Social Networking: Who Are You Connecting With?
Most of us know to ignore those emails from Nigerian princes claiming to need your bank details so they can deposit millions of pounds into your account. Or that message from a stranger who is stranded in a foreign city with no wallet and will repay you double the amount you lend…promise…
But would you ignore an approach from a business profile on LinkedIn who already has links to your connections?
According to our email security partner Symantec, a growing number of hackers are using LinkedIn to create fake profiles and mislead business professionals into giving up some of their personal information.
Symantec recently conducted an investigation which found over two dozen fake profiles, all part of a targeted attack on LinkedIn’s user base. The profiles were all posing as recruiters who mainly got their photos from stock websites or even various ‘adult’ sites. The jobs descriptions they posted were copied from existing adverts.
The thing about posing is a recruiter is that most people on LinkedIn expect to get a cold call approach from people in this industry. One of the scammers had duped over 500 people on LinkedIn into connecting with them, and some of the profiles were even able to showcase people who had endorsed them as a recruiter.
All this is in aid of getting profile information which they can use in an attack later – perhaps a phishing attack, or perhaps some email spoofing which is something I talked about in my previous blog post.
It’s a very sinister form of social engineering (not that you’d find a case of social engineering that wasn’t sinister). It’s about relying on the human factor and trying to get people to let their guard down because they can see something in it for them – those who are searching for a new job, for example. Or those who are big on celebrities, which I assume was the ploy when I had this familiar looking guy appear as ‘someone I might know’.
This one isn’t a bad attempt at a real profile – however the engagement photo (not professional enough for LinkedIn Wills!) and the small amount of connections triggered a fair amount of suspicion.
However, less obvious accounts can cause some damage. Let’s say someone decides to imitate a political figure or a well-known businessman who currently has no internet footprint. It can take someone a minute of searching to identify that they don’t already have a Facebook, Twitter or LinkedIn account. And there’s no real security measure in place that would stop you from creating a fake account (at least not at first).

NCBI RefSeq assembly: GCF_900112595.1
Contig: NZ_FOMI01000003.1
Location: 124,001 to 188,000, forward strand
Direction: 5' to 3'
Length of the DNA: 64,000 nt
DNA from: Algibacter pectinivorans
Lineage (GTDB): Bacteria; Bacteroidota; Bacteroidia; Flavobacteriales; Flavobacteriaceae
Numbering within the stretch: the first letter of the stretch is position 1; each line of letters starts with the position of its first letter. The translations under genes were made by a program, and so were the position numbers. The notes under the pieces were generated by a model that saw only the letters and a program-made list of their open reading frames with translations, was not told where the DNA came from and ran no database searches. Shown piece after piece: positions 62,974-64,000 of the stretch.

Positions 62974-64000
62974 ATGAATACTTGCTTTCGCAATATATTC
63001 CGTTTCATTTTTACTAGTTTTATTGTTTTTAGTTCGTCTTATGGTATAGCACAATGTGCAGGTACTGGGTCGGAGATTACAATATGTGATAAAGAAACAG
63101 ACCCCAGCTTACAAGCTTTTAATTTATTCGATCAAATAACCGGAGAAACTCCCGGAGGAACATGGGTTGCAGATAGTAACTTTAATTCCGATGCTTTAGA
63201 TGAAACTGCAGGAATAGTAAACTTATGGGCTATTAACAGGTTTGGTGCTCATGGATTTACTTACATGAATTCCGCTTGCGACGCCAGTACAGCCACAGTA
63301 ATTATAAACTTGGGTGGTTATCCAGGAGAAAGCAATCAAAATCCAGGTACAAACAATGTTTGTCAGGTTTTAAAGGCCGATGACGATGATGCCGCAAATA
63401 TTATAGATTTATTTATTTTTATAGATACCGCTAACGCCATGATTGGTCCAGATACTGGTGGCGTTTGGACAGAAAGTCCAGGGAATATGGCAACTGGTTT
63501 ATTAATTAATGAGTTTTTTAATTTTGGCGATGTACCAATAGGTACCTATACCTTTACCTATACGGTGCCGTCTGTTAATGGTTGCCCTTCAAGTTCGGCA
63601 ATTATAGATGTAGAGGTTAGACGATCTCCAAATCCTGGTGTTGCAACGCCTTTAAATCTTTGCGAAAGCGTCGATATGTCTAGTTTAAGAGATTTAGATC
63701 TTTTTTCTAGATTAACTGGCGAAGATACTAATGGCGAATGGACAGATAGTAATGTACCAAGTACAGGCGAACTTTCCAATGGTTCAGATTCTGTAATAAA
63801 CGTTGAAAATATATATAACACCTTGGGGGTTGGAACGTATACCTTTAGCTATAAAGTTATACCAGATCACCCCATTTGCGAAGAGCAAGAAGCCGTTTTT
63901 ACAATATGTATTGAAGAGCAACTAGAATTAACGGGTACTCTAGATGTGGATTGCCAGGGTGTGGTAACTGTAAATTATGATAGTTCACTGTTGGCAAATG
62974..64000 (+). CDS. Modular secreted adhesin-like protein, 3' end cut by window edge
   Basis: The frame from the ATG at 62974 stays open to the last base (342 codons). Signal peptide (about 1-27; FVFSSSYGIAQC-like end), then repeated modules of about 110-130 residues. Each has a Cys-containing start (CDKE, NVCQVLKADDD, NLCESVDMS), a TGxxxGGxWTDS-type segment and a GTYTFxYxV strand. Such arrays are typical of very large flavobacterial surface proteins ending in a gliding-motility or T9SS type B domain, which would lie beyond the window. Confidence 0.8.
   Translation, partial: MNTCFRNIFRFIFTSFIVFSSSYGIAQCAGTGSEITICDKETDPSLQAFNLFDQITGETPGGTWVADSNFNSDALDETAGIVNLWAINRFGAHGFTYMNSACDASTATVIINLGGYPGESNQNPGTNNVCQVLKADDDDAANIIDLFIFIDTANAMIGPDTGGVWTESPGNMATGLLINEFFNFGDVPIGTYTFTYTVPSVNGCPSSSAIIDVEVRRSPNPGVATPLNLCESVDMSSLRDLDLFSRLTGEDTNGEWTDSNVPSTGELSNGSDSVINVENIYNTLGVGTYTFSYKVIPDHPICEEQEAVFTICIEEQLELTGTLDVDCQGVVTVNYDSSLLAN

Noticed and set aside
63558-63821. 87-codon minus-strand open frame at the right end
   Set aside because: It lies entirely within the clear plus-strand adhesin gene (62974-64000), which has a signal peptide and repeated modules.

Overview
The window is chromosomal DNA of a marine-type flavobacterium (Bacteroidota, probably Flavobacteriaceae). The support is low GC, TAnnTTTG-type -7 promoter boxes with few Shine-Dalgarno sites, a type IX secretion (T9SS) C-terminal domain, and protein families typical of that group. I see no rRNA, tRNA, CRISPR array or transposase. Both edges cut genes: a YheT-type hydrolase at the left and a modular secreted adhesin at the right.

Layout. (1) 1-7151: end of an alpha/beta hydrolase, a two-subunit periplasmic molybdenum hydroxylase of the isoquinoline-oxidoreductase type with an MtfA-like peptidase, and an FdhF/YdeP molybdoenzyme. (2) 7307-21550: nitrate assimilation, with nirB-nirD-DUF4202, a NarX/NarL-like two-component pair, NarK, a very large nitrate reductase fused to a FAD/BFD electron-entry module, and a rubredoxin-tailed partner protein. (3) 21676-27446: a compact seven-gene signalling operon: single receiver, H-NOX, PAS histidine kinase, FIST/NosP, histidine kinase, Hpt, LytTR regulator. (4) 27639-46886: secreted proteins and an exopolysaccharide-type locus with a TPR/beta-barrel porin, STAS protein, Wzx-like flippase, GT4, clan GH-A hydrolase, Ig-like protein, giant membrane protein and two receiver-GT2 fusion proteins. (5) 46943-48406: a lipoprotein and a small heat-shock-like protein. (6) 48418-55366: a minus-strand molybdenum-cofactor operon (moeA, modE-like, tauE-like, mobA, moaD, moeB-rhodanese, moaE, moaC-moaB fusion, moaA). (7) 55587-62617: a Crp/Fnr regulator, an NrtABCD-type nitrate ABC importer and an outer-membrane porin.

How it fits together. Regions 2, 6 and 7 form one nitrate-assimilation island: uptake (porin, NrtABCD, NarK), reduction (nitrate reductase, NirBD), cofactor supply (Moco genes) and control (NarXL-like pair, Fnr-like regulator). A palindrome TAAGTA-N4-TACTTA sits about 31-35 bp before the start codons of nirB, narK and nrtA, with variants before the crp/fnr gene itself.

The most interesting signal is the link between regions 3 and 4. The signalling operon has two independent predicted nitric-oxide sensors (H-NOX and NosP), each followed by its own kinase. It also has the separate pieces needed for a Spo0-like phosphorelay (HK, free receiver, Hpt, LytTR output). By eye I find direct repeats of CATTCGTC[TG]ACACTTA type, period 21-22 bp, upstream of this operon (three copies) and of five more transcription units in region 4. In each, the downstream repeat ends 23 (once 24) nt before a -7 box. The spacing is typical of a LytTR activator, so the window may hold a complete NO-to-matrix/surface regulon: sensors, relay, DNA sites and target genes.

Once the account is up and running, you start by adding a few random people that you could imagine your fake account would have some sort of connection with. Providing they don’t get wise to the account being fake and they accept you, you then have the building blocks in place.
It becomes clear that the account which you’ve just added has some connections or friends, who notice you’re a new found connection and they want to be part of it…they then add you and you accept without reluctance.
As you start to grow your fake account’s network by sharing posts, joining groups and tricking more mistaken people into adding you, then you will find that the social network does the hard work for you – you start to become well advertised and more people start to add you because they think you are genuine.
And why not, considering at this stage you have nearly 50 connections / friends – all 50 surely cannot be tricked into thinking you’re not real?
The more infamous your fake account becomes, the more power you have at your disposal. Your connections have automatically warranted their trust to you because you pressed that all powerful “Accept” button. You can talk to them, ask them for information, or potentially steal as much personal information that is available to you – after all some social networking sites (especially Facebook) makes available a great deal more information once you have accepted their ‘Friends Request’.
Symantec worked with LinkedIn to remove the fake accounts which were part of the recruiter attack. They wrote an article which you can read here about how they identified them and some advice for LinkedIn users accepting new connections.
In summary though: be sceptical. And think about how the information you’re posting online could be viewed by someone with less than honourable intentions.
Which is also the subject of Sophos’ Advent Calendar today – Think Before You Share On Social Media.